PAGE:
What are the Navarasas?

- October 10, 2020


ccording to India’s performing arts traditions, the navarasas are the nine emotions evoked in an audience during their experience of a dance, music or drama performance. The Natyashastra, a Sanskrit text on performing arts by Bharata Muni, mentions only eight – Shringara, Hasya, Karuna, Raudra, Veera, Beebhatsa, Bhayanaka and Adbhuta. The ninth rasa, Shanta, was later taken from the Abhinaya Darpana by Nandikeshwara.  

Shringara – Romantic Love
Title: Malavika | Illustration: P.B. Kavadi

Malavika, the princess of Vidarbha, had won the heart of King Agnimitra, disguised as the queen’s maid in his kingdom. During a dance performance in the court, Malavika reciprocates his feelings through her performance, a performance that very clearly vocalises her romantic intentions to the reader as well.

Hasya – Humour
Title: Raman of Tenali | Illustration: Ram Waeerkar

Raman of Tenali used to be quite the lazy young man. Once, when a sadhu told him to find some work, he lied saying that his ill health forbid him from working. The sadhu then taught him a mantra to invoke Kali and seek her blessings. Raman reached the temple and began to pray. When the goddess appeared before him, she was amused by his witty charm and granted him the title ‘Vikatakavi’, a palindrome in Telugu for ‘clown-jester-poet’. Tenali’s exploits are the very definition of hasya.

Karuna – Compassion
Title: Savitri | Illustration: Ram Waeerkar

Princess Savitri married Satyavan who was destined to die within a year of their marriage. On a fateful day, when they were in the woods collecting firewood, a sharp pain pierced through Satyavan’s limbs and he fell down unconscious, invoking in the reader a sense of compassion for the now-widowed Savitri.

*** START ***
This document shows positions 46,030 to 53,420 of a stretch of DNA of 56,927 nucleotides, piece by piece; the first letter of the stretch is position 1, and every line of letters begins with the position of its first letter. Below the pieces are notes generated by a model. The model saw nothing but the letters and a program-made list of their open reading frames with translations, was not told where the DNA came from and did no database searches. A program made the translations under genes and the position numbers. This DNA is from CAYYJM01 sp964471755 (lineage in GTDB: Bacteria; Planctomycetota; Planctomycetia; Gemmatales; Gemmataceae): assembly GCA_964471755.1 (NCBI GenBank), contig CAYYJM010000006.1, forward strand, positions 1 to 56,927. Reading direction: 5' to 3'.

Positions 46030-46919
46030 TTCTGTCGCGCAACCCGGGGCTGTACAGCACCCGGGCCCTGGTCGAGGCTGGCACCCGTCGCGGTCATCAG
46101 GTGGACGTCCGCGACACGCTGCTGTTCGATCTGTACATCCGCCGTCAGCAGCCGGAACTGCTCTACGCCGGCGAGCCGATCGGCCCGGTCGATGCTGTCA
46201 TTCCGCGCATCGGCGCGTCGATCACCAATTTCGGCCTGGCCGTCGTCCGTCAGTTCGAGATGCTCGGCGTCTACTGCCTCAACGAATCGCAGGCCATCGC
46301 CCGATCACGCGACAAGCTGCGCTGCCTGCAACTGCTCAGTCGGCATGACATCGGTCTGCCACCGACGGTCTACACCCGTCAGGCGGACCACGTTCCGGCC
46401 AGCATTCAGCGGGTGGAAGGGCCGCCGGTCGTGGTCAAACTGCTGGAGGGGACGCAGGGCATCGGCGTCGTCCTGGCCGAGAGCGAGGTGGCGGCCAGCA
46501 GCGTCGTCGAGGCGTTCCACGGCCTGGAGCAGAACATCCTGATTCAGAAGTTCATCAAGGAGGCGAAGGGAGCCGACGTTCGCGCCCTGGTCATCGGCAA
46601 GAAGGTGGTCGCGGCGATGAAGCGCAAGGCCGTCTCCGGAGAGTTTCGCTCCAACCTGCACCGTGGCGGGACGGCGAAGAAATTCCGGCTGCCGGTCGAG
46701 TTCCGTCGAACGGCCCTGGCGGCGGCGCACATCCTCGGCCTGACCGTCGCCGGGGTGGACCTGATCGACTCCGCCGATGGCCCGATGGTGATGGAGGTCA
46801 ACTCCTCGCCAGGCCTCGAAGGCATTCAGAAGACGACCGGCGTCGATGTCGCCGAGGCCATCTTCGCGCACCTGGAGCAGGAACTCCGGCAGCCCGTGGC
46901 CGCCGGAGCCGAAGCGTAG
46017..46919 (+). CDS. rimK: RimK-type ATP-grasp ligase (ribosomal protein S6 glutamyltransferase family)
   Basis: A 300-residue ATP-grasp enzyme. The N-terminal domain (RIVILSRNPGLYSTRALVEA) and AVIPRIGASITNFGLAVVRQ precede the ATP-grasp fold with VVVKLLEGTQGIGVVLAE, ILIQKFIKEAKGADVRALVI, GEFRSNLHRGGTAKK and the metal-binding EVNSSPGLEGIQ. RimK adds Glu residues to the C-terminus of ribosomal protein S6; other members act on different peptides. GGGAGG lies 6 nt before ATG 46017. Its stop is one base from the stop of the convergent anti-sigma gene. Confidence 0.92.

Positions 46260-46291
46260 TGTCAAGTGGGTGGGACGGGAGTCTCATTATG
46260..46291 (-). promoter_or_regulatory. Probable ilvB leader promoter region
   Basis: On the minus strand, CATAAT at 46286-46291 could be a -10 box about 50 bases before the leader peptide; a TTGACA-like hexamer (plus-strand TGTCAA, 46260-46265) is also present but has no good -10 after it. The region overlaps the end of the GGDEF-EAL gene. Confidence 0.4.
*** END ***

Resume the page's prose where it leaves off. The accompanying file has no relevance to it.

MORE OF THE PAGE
Raudra – Rage
Title: Babasaheb Ambedkar | Illustration: Dilip Kadam

Babasaheb Ambedkar was born in a Mahar family, a caste that was treated as untouchable. When he joined school, he was treated differently from his peers who belonged to the upper castes. He was made to sit on the floor, while his classmates sat on benches. He was also not allowed to touch the pot of water that was kept for the students, instead was forced to sip it from his hands as the teacher poured the water out for him. All of this deeply hurt young Ambedkar and angered him, and angers the audience in turn.

Veera – Valour
Title: Param Vir Chakra | Illustrations:......

Comic of The Month


Dasharatha, the prince of Ayodhya, was out hunting when he heard the sound of an elephant drinking water. Aiming his bow, the prince shot in the direction of the sound. Tragically, the arrow killed a youth who was filling water in a pitcher for his old and blind parents. The anguished father cursed Dasharatha that one day he would die grieving for his son. Dasharatha's son was the valiant and unparalleled, Rama.

20 Minute Read